[Guest post from Anne Charbonneau, Managing Partner for France and Benelux]
I recently read a great article in The Harvard Business Review about how companies tend to ignore the importance of time as a valuable resource: "Your Scarcest Resource" by Michael Mankins, Chris Brahm, and Gregory Caimi.
The point the article makes is simple and compelling. Most companies have heavy procedures for managing cash flow and revenues. They require a compelling business case for any new investment and impose spending limits on everything.
In contrast, an organization’s use of time goes largely un-managed. This is despite the fact that phone calls, e-mails, instant messages, meetings, and teleconferences eat up hours in every executive’s day, wasting their time as well as everyone else’s.
So, is your company banning Post-It notes for their staff becasue they are too expensive, but allowing everyone to walk in meetings with their laptop open and let them emails during meeting? then read on...
First , the scary truth:
- Email overdose: most executive now receive about 200 emails per day.
- Meeting time is skyrocketing: on average, senior exec spend more than 2 days a week in meetings, a percentage that has increased every year since 2008.
- Not much real collaboration: 80% of interactions happen within departments, with no cross-business or cross-function interaction. Too many meetings are stilll designed for simple sharing of information.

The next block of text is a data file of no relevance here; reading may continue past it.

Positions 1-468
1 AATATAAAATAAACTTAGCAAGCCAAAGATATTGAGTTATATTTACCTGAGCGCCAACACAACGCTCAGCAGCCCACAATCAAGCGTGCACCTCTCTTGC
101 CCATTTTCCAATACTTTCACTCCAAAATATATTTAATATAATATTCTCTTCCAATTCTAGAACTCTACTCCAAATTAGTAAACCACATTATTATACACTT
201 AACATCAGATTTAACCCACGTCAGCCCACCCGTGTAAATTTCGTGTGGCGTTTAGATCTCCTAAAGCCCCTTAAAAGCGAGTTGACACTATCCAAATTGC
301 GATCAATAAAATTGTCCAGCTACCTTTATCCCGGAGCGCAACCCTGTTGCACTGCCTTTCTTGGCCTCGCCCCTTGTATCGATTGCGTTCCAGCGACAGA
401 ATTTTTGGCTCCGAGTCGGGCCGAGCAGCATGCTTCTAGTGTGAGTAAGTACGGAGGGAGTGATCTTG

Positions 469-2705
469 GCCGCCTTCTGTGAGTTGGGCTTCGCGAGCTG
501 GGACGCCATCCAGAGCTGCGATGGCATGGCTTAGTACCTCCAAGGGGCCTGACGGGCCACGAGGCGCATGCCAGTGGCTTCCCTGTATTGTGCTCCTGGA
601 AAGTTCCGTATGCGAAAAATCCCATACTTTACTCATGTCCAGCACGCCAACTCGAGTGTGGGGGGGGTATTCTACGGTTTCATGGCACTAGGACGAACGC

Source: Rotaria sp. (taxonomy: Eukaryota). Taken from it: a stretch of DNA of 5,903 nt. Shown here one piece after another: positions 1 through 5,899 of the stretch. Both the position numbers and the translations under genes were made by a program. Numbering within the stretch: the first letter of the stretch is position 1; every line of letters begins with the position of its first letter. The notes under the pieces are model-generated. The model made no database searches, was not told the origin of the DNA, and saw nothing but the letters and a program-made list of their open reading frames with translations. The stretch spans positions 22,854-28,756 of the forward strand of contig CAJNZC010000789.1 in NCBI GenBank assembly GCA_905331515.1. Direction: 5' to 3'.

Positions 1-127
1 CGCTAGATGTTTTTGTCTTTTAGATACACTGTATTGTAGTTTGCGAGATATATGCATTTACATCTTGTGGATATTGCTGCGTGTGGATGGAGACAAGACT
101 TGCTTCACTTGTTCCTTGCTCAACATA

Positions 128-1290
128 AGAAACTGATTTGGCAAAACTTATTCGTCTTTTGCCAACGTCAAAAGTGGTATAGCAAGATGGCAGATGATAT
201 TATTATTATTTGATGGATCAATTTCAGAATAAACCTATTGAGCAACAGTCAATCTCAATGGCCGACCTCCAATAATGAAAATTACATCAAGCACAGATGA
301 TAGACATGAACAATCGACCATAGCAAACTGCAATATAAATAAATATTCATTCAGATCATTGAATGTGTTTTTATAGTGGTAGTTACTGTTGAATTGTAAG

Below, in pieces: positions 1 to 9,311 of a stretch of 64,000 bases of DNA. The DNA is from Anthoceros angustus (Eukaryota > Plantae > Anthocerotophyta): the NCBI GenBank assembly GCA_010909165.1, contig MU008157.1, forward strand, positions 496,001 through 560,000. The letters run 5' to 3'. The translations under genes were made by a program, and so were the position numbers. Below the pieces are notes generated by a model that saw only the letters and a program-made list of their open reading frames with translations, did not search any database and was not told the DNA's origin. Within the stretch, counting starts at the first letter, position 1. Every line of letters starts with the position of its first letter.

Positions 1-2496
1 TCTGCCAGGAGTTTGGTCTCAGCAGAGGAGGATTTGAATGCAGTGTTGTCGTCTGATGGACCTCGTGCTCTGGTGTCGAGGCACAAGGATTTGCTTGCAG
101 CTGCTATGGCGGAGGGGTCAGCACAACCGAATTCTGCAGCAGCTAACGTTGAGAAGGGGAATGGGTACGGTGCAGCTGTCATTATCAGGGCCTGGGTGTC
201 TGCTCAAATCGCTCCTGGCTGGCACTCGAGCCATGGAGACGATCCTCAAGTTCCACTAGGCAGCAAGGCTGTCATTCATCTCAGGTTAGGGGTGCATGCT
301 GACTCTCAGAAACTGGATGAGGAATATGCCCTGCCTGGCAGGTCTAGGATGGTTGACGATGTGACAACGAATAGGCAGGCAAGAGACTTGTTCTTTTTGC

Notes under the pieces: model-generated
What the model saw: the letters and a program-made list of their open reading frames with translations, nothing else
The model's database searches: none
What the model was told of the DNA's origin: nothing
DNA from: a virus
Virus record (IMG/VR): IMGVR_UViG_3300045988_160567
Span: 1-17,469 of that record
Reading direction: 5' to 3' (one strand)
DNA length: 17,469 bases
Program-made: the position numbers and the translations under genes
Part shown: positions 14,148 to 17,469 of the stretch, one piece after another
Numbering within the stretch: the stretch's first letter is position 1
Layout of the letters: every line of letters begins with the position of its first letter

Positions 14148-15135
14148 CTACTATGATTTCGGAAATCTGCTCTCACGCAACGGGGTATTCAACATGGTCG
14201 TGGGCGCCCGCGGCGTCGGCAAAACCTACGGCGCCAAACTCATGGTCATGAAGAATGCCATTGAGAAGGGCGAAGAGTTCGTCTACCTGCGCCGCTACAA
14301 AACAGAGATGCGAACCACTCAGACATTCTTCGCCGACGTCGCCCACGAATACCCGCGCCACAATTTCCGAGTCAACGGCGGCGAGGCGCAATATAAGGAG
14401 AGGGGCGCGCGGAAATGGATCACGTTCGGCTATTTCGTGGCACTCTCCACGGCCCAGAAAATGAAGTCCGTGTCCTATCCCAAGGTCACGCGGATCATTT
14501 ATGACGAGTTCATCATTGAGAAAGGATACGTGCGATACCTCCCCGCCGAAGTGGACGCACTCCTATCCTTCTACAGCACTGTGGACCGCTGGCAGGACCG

- Dysfunctional meeting behaviour is on the rise: Double booking for which participant decided which one to attend at the last minute, emailing during meetings etc create huge time waste for everyone.
- And in spite of all of this, they seem to be no penalties or control for those bad time management habits
Here are some top tips to improve time management in your organisation:
REQUEST SIGN OFF: Make sure important and recurring meetings are signed off, not just booked by a junior assistant just because someone asked.
Ask WHY? : We ask for the business cases for new projects. Say "NO" to meeting without objectives and purpose.
START ON TIME. FINISH EARLY: We use this principle for our workshops, but making it a habit is a good idea. Late start-times are a huge time waster. A one-hour meeting starting only 5 minutes means 8% of meeting time wasted. We would not accept 8% waste in other areas, so why accept it here?
WHAT GETS MEASURED, GETS DONE: One good idea from a client of mine is to ask staff to donate €10 to a charity for each minute of delay. It's one of the only time I actually got on a teleconference with all 12 people actually there at the exact start time.
In conclusion, really treating time like it is money will make your company more efficient, and free up some time for more interesting work projects, as well as family & friends.